Kiki Gyan was undoubtedly one of Ghana’s finest artistic talent of all time with a metaphysical understanding of sound, harmony and composition that deified him in the 1970s and took him around the world by the age of 18. His music, as a solo musician, writer/composer, arranger and session music and also as part of superstar afro-fusion band Osibisa will forever be the soundtrack to a lot of honeyed moments for most ghanaian families as well as the fans from all over the world who had the chance to see him entrance audiences with their mesmerizing spiritual funk and disco hits.
Sometimes talent is just not enough, and even the most gifted of us crumpled under the weight of creating magic. Kiki Gyan’s Icarus-like demise enshrined him into every cautionary tale about the destructive power of addiction. This year marks 15 years since his transition and his music seems to be fading more and more into obscurity. 24 Hours In A Disco 1978-82 , a posthumous electrifying collection of seven of his magnificent disco cuts remains the only testament of his wizardry. However, the sheer musical dexterity he showed is rarely celebrated or afforded the legendary status it deserves.
We set about the task of trying to catalog of his magical moments here for anyone interested in discovering what made Kiki Gyan special. However, this task is especially difficult as it is well known that he was not always credited for his work, especially as a session musician. However, in no particular order, here are a quick look at cuts that keep his spirit alive.
Keep On Dancing (1979)
It would be criminal not to begin with Keep On Dancing. Initially released as a single in Nigeria via Boom Records in 1979, the swinging funk cut is one of Kiki Gyan’s funkiest records with gleeful base lines and euphoric horns lined with pulsating organic percussive beats that pad Kiki Gyan’s simple yet charming vocal performance. The song, which he co-produced with Kofi Ayivor (although he was uncredited on it), is his ultimate ode to the genre he loved most, disco; with every element encouraging the open expression of emotion via dance. The record made its way into countless ghanaian radio and tv programs in the 1990s and early 2002s and is one of the standouts on his posthumous release. The b-side to the record “24 Hours in the Disco” is another seminal cut from his discography that preaches the gospel of getting lost in the electric funk under glittering lights in gloomy clubs. Unlike most of his records, these songs survive via the aforementioned posthumous collection still available today.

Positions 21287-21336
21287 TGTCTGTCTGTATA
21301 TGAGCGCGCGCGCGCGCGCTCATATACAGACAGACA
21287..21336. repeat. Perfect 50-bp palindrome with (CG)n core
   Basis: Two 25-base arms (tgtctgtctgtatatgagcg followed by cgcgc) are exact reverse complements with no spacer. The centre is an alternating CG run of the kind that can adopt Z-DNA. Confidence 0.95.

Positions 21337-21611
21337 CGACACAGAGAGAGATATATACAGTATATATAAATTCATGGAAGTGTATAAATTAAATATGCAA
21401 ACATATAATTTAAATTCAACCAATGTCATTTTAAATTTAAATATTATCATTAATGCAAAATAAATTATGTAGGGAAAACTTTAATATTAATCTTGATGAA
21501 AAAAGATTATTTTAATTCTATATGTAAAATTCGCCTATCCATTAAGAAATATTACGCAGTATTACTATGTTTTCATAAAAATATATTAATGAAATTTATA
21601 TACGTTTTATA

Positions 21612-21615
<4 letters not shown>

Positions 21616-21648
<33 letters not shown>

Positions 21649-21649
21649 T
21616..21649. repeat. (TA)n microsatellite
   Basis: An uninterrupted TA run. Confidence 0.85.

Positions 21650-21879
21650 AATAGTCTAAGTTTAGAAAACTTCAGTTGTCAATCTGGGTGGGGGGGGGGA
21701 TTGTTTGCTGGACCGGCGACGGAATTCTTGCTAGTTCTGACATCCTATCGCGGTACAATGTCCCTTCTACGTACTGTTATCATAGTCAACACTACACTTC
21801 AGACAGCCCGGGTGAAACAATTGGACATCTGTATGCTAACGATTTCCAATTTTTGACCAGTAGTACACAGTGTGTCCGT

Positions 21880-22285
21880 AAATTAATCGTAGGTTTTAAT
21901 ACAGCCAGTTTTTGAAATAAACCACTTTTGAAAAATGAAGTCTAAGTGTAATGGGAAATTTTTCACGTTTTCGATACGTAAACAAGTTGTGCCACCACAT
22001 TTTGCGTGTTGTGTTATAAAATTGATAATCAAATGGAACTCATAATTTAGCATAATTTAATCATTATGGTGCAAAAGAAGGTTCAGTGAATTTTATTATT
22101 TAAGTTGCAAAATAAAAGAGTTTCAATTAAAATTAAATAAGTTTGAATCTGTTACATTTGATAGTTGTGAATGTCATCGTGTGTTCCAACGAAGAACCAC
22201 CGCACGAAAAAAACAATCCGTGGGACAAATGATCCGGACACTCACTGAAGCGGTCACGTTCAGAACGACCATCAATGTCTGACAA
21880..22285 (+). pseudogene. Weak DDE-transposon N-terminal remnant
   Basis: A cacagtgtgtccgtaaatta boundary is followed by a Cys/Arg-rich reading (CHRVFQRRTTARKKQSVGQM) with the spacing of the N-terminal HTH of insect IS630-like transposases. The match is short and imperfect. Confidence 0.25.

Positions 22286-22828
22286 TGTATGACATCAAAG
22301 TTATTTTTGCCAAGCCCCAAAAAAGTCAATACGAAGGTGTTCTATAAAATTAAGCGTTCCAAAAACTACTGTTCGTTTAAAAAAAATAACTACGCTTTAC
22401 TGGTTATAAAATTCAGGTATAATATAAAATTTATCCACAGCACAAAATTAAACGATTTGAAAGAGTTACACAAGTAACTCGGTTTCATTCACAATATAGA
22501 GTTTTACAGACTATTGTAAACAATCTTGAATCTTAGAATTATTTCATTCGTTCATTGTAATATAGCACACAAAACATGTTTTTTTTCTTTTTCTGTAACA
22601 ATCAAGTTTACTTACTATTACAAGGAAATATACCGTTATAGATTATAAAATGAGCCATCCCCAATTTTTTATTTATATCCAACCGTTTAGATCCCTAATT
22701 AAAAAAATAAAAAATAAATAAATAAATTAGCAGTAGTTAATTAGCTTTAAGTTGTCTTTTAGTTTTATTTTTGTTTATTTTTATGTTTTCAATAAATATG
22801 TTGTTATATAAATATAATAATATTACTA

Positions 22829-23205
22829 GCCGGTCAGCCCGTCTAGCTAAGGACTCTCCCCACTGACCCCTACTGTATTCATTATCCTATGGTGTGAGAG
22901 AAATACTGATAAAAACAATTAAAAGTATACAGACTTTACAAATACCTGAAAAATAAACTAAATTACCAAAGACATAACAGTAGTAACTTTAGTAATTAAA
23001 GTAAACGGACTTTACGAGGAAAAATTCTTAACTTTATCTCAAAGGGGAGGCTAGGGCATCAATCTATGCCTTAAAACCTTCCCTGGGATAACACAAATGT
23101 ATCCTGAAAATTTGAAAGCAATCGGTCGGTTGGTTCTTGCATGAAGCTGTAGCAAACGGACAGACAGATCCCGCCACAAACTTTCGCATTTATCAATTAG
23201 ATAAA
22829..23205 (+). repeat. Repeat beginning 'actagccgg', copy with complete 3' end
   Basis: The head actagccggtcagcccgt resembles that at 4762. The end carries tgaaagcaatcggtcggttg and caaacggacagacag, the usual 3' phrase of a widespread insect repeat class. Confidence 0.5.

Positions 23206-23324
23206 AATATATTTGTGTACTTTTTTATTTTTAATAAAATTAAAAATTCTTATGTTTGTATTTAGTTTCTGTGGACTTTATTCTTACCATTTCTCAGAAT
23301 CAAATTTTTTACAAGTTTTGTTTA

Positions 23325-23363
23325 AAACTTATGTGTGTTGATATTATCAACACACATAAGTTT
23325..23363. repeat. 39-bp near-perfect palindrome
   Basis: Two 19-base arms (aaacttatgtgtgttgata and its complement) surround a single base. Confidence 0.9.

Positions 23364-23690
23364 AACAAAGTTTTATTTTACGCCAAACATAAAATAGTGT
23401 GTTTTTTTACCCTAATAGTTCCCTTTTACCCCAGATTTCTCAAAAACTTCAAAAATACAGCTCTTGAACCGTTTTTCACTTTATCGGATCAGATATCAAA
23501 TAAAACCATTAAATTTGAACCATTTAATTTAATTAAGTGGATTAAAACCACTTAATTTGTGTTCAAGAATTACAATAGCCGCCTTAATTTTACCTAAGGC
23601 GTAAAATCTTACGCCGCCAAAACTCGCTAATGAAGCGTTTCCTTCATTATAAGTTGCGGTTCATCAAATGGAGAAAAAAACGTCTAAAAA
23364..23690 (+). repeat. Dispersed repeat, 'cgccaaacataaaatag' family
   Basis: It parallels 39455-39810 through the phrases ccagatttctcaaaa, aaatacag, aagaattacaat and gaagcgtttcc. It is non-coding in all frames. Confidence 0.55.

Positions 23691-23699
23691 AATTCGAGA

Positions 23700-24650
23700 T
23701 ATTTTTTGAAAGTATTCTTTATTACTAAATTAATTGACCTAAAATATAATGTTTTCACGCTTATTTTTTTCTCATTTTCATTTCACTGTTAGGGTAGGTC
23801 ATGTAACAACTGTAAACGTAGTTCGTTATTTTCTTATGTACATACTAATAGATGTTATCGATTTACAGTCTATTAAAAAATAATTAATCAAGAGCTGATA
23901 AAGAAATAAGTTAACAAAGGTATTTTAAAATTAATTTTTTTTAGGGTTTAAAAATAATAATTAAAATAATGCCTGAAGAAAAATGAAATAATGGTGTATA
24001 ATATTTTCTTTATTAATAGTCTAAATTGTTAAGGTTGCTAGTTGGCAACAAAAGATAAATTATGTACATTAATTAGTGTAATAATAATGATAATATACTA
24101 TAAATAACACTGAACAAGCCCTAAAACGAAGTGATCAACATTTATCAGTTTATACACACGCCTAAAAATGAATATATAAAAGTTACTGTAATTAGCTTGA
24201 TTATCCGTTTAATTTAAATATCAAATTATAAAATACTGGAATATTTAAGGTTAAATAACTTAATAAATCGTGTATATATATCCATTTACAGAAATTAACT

Feeling So Good (1979)
This appears to be his first solo LP released, although this is unclear. Again it was via Boom Records in Nigeria and remains inaccessible today despite having what we believe to be some of Kiki Gyan’s finest pieces of music. “Sunshine Baby” is the song you imagine falling in love to. The iridescent record is a heartwarming swirl of honeyed melodies like sometime from the Jackson 5. The atmosphere is modulated but the regular arp-like phrases, rhodes keys and whistling electrosonic sounds that lift you into this dreamy mood as you follow Kiki Gyan on his quest for sunshine. “We Make Music”, however is where he flexes that legendary music ear, blending various synths from the same tonal register with magnificent precision to a calming yet disco-inspired mood. The sounds you hear might be more familiar in 80s pop and house and it’s quite magnificent that Kiki Gyan expresses such mastery before the turn of that century. We would leave you to discover the ultimate easter egg on the record. It is currently out of production but you can stream it via Merlins Nose Records.
Feelin’ Alright (1983)
In 1983, Kiki Gyan put out what is believed to be his final solo LP in New York. The 8 track album is a return to the highlife roots of his Osibisa days with disco and funk playing more of a binding role. The songs here are a lot more structured, according to standard of commercial pop music, away from the long and instrumental moments on his early work. However it is not any less magnificent. “Rosemary” for instance is this loud big band ballad that slips in and out of the acoustic glide of early highlife. “Feelin alright”, the title cut, is also particularly moody with a prominence of base phrases and somewhat melancholic lyrics. The records sonic signature is somewhere between Earth Wind and Fire and Lionel Richie with charged interstellar instrumental performances. However the overall sound seems to gel with the general sound of the 80s, and feels eclipsed. Yet it is an absolute charm to listen to today.
Kiki Gyan certainly recorded a lot more music in his lifetime but a lot of it is inaccessible for many reasons. This list also deliberately excludes the music he wrote/produced/arranged for Osibisa, including Seaside Meditation, Dance the Body Music, Who’s Got The Paper and his work as a session musician. All known credits are available here
Written by – Hakeem Adam